The recent cover of The Economist reads "Europe's new order," and shows a youthful French president in the glaring spotlight--and a German Chancellor Angela Merkel behind him in the dark shadow. Inside, the article titles tell the story: "A dynamic Emmanuel Macron and a diminished Angela Merkel promise a new balance in Europe," "President Emmanuel Macron's reform plans represent a turning point for his country," "A weakened Angela Merkel enters the last chapter of her chancellorship," and "One plodding, one striding, the leaders of Germany and France will change the EU."
Emmanuel Macron, a 39-year-old financier and former economic minister, was elected President of France in May 2017 with 66.1 percent of the vote over far-right challenger Marine Le Pen's 33.9 percent. He has been celebrated as "Europe's savior" at a time when the European Union is shaken by Brexit, the challenge of President Trump and his "America first" rhetoric, and the right-wing populists on the European continent increasing their political clout.
By contrast, after twelve years as chancellor--eight of them governing with the pro-Europe, center-left Social Democrats as partners--Merkel won a fourth term but is severely weakened, especially with respect to support for the ambitious European reform agenda proposed by Macron and called for by Jean-Claude Juncker, the EU president.
On the evening of German national elections in September 2017, Merkel experienced what the tabloid Bild called a "nightmare victory." As the "welcome chancellor" who kept open German borders for more than a million refugees, many of them without any identity papers, she paid a heavy political price on the ballot box.
Her party alliance of the Christian Democrats and the Christian Social Union, its Bavarian sister party, received 33 percent of the national vote count, down from 41.5 percent four years ago. Merkel's coalition partner, the SPD, dropped from 25.7 percent in 2013 to 20.5 percent, its worst postwar result. Taken together, Merkel's party alliance of CDU/CSU lost sixty-five seats and the SPD lost forty seats.
So it did not come as a surprise that Martin Schulz, the SPD challenger for chancellor, who was a great speaker as president of the European Parliament but never got his act together running against Merkel in the election campaign, announced he would lead the SPD into opposition only minutes after the voting results were announced. Schulz wants to rebuild the party base but he cannot be sure how long Germany's oldest party will allow him to stay on as chairman.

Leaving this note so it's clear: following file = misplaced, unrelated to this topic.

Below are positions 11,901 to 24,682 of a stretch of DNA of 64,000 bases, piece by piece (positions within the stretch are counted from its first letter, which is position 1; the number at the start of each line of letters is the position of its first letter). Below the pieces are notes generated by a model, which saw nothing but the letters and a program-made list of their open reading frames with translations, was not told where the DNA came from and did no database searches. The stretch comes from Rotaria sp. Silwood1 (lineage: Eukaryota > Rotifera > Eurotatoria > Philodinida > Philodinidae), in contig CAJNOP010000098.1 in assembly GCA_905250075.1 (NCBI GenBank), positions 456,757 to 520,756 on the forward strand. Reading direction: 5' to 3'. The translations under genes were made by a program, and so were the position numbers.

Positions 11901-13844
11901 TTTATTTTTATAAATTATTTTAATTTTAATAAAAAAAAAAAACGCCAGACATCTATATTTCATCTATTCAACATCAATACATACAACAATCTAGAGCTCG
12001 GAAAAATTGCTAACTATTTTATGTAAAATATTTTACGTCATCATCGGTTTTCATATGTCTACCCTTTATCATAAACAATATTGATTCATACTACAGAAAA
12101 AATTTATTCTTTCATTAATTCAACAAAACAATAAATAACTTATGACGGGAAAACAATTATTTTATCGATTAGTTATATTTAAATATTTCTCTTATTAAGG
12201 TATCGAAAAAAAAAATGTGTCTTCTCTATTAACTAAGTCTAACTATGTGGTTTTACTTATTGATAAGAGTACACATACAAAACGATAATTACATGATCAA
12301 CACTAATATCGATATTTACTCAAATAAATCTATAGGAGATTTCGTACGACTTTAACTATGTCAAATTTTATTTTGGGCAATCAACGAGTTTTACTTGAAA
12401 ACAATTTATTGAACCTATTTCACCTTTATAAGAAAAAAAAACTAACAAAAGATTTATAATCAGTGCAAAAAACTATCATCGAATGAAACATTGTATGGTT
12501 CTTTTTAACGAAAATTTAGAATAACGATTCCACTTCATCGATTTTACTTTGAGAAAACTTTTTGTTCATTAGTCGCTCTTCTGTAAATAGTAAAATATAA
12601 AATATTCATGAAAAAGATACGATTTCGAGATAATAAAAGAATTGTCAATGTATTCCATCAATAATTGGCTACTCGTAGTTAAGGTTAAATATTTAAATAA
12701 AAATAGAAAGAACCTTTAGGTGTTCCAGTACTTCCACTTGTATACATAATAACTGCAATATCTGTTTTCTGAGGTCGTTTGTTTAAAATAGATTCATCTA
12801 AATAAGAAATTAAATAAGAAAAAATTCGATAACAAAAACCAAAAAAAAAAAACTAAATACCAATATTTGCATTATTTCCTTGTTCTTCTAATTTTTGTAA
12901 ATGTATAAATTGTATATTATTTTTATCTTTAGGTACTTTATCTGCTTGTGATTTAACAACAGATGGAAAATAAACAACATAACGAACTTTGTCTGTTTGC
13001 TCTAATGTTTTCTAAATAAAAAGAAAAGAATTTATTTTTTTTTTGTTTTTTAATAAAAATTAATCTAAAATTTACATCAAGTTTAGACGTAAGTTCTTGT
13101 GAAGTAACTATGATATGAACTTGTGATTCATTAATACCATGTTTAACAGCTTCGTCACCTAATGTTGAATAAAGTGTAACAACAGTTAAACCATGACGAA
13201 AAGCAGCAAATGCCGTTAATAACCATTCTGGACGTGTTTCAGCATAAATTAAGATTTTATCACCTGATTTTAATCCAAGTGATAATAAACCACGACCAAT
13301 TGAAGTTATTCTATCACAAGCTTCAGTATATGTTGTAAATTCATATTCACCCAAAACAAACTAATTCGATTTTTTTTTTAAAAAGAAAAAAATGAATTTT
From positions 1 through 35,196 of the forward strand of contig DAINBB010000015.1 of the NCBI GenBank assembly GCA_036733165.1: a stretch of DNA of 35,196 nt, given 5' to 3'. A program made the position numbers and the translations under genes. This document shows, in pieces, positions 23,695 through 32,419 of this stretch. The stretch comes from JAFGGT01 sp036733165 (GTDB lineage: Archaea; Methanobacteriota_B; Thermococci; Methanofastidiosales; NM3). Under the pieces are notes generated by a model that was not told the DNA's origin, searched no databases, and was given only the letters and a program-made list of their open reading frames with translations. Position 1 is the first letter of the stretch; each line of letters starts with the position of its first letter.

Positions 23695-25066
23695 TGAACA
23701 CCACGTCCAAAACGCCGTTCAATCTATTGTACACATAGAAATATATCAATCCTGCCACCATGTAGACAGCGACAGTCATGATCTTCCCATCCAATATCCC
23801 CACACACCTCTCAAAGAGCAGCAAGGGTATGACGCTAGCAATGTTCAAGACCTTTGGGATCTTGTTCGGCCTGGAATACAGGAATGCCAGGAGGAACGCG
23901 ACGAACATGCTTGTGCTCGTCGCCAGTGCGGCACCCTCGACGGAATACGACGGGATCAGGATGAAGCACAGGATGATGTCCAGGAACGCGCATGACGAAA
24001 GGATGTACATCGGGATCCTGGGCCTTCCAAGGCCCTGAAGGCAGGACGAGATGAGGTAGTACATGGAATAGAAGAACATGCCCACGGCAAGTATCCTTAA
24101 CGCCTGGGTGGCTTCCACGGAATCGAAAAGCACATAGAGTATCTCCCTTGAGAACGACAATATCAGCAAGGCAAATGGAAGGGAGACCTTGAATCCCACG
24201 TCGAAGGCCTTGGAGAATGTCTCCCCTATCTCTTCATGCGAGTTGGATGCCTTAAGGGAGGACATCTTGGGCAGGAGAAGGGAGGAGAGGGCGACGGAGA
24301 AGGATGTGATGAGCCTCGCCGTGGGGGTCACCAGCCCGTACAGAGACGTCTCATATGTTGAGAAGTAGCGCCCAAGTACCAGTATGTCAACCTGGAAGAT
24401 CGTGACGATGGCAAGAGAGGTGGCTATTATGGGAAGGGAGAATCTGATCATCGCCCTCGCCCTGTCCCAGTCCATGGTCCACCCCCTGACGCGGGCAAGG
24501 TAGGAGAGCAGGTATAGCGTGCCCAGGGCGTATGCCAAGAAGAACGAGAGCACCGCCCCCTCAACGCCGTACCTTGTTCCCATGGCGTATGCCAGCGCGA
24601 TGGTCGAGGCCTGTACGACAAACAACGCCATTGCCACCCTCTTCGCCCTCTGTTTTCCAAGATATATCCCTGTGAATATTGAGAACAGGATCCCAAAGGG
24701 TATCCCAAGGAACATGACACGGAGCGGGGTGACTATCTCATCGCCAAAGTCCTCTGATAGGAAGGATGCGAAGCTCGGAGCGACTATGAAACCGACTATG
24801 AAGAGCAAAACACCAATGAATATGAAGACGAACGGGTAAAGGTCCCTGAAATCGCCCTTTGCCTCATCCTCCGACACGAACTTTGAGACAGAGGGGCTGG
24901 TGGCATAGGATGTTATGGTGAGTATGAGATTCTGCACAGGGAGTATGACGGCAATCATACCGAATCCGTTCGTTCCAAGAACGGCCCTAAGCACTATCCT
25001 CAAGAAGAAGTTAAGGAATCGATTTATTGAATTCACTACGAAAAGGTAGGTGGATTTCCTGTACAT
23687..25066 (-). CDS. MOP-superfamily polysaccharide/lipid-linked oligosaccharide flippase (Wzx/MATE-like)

For many it came as a shock that the anti-immigrant, anti-euro, far-right Alternative fiir Deutschland got 12.6 percent of the vote, thus becoming the third-strongest political force in the new Bundestag. AfD emerged, followed by the market-oriented liberal Free Democrat Party with 10.7 percent, Linke with 9.2 percent, and the Greens with 8.9 percent, in the new more-fragmented 709-seat parliament as the third-strongest political grouping.
For Europe, some argue, the German election results may be worse than Trump and Brexit put together. As the vote for Merkel's coalition collapsed, the big winners are the AfD and the FDP, the two most Euroskeptic parties.
Among the parties in a possible new "grand coalition" under Merkel, the FDP campaigned on a strong Euroskeptic platform. They were kicked out of the Bundestag four years ago because they fell under the 5 percent limit. One reason was that they were deeply split on the neverending rescue packages for Greece which they considered were not in line with the EU treaties. But under the highly skilled leadership of their young chairman Christian Lindner, the FDP liberals returned to the Bundestag with a vengeance, gaining eighty seats.
During his long campaign, Lindner made an election...